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Holiday Shopping in 2023 Will Be Different
Somehow, we’re already halfway through 2023, which means it’s time to start thinking about the holiday season. If the outlook for the remainder of the year, including the holiday shopping season, could be summed up in one word, that word would be “uncertainty.” We don’t know if we’ll still be experiencing high inflation, we don’t know if we’ll be hit by a recession before the end of the year, and we don’t know how consumer impressions about the economy will affect their holiday spending. Given this uncertainty, it's hard to make predictions about how much, or how little, to order for the coming holiday season.
The Fed has taken action to slow inflation by increasing interest rates, but that may have unintended consequences for holiday shopping. James Gagne, CEO of SEKO Logistics, a transport, logistics, and warehousing company, told CNBC that these rate hikes “could have a real negative impact as it relates to demand.”
Tim Scharwath, CEO of DHL Global Forwarding, expressed similar sentiments to CNBC. “If we foresee that inflation stays high and we have uncertainties, people are going to spend less and that impacts the overall absolute numbers and it’s probably going to be a lower peak season.”
In the face of inflation and smaller household budgets, shoppers will be looking for discounts this holiday season. Whether that search for the lowest price hits luxury or the sector remains fairly recession-proof remains to be seen. Economists have expressed concerns, however, that the surge in the luxury market has peaked. Saks Luxury Pulse Survey finds that 53% of respondents plan on spending the same or more on luxury in the coming months, but that number is down from 62% from an earlier survey.
Given these challenges, retailers should seek to provide shoppers with experiences worth paying for. Enhancing customer experience both in-store and online should be a priority. In-store apps that keep customers engaged and act as an extension of your sales team and inventory will be more useful than ever. It’s one thing to say to a customer, “we don’t have it in stock, but we can order it for you,” but it will be much more effective if you can say the same thing but show them exactly what you’re ordering.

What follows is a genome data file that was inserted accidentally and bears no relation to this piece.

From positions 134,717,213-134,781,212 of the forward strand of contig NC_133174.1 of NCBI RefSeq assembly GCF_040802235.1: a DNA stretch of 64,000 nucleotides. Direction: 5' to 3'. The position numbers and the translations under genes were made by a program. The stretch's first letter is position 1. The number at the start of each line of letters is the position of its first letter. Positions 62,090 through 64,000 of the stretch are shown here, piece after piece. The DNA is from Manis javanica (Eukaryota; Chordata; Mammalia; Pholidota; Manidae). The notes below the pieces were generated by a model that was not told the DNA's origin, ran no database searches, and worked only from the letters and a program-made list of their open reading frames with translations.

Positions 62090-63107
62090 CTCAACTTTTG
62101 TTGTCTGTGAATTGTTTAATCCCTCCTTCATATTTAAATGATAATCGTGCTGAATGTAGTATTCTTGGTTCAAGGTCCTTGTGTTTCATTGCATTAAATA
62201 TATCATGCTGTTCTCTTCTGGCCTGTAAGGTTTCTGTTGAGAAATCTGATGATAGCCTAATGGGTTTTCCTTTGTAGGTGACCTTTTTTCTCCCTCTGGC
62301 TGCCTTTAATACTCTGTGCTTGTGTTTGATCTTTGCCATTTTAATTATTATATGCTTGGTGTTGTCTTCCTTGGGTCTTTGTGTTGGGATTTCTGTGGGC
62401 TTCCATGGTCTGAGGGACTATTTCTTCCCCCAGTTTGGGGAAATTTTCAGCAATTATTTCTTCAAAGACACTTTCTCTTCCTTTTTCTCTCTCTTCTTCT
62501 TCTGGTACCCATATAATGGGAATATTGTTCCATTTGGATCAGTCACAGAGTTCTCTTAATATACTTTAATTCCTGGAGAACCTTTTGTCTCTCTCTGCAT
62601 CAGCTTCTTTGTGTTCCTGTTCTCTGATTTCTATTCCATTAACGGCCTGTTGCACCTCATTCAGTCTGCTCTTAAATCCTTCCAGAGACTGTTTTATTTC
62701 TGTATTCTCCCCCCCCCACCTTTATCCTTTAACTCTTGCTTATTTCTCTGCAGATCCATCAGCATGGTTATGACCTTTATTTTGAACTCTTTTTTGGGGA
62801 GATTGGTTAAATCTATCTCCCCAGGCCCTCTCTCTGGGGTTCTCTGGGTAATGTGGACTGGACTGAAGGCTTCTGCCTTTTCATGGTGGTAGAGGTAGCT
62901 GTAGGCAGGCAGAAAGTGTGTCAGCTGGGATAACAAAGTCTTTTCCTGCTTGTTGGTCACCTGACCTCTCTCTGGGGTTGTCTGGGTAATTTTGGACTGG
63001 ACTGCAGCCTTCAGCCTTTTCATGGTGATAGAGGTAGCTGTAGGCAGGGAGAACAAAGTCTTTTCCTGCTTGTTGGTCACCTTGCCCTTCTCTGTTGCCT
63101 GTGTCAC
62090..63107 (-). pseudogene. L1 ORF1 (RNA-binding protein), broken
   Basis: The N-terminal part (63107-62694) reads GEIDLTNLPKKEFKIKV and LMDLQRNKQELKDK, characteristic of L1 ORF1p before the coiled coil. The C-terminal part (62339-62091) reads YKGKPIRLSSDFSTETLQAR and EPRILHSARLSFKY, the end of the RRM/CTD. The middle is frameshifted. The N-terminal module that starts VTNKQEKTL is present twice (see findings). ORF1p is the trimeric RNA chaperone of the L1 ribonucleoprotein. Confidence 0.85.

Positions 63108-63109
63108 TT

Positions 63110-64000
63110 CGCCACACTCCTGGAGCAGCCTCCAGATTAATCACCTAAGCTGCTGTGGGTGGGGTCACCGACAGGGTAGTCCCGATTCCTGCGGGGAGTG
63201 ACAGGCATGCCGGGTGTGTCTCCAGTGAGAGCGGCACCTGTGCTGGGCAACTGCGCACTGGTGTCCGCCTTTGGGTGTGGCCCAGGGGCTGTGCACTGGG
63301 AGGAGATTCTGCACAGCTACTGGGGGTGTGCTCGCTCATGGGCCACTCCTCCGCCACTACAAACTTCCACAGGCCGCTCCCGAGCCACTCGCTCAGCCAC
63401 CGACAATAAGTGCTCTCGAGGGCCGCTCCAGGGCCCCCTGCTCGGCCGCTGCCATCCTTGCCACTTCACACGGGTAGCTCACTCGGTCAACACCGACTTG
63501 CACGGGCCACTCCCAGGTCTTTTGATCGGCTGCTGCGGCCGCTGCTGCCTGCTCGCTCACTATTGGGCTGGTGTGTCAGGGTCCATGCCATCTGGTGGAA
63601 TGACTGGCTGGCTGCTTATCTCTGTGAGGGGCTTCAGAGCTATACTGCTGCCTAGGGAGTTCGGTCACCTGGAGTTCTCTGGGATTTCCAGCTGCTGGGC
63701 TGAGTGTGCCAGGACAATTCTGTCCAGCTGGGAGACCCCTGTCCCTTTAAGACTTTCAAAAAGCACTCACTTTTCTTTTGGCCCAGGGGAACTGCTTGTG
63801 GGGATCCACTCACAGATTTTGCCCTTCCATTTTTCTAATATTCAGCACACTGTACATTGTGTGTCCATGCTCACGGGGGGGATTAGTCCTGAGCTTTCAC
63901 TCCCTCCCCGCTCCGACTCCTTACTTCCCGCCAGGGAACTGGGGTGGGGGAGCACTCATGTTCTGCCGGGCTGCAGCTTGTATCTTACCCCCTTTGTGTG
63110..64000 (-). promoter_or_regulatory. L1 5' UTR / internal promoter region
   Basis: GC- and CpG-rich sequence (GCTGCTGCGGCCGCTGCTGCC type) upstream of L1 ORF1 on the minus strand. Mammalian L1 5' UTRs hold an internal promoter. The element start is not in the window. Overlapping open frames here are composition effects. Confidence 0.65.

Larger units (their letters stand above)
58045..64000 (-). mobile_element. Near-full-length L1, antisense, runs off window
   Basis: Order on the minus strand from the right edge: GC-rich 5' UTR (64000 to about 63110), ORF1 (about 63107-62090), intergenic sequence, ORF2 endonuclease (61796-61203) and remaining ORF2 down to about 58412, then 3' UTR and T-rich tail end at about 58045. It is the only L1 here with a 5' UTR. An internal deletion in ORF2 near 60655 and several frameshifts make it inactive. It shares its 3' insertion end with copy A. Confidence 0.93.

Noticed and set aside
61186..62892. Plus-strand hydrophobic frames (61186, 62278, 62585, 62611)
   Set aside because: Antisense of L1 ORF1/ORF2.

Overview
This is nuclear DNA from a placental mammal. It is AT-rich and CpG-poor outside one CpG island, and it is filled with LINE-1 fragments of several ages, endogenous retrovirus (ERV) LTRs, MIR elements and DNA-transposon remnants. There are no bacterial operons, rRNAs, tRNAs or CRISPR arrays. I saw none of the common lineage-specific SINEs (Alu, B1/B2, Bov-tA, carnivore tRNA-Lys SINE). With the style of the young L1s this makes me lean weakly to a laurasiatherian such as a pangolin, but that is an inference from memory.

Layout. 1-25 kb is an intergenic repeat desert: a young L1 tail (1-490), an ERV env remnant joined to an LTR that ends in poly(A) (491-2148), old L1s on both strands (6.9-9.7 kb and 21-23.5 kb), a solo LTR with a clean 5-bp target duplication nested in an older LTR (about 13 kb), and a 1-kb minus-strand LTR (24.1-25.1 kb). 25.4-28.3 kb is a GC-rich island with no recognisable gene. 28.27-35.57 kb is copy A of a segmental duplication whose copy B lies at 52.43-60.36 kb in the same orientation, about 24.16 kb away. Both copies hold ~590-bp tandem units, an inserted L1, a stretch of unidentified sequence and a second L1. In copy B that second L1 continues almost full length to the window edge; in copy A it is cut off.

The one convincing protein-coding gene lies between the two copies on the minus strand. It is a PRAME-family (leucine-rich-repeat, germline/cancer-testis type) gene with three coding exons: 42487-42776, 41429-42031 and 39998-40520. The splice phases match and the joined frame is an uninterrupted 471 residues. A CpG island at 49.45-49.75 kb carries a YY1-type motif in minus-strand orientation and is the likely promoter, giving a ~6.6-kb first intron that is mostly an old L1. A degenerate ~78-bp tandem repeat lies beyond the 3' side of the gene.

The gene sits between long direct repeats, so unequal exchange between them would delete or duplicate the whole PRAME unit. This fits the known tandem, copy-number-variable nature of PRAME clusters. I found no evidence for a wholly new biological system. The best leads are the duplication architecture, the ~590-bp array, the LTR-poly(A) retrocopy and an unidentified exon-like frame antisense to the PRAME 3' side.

The CNBC Supply Chain Survey reveals that 43% of retailers are decreasing their peak season orders from last year, with about a quarter of those reporting that they will order 15% less, a quarter ordering 11-15% less, and a quarter ordering 6-10% less inventory than last year. 71% are concerned that consumers will cut holiday spending as a result of inflation, with only 1% believing that customers will “trade up” and purchase a few more expensive items rather than several less expensive items.
Retailers putting off placing orders won’t help an already uncertain situation, the CNBC article notes, as bunches of late orders “could create a container surge and supply chain delays.” In this case, inventory management tools and apps, especially those designed specifically for jewelry industry suppliers, that can adjust quickly to changes in product demand and availability, will be invaluable in preparing for any surprises this season might throw your way.
Whether you’re a supplier or a retailer, you might find yourself short staffed this holiday season and in need of extra help from technology. On the other hand, given the possibility of a slower holiday, you might hold off on hiring holiday help. Any technological edge you can give yourself in navigating this job market will help immensely.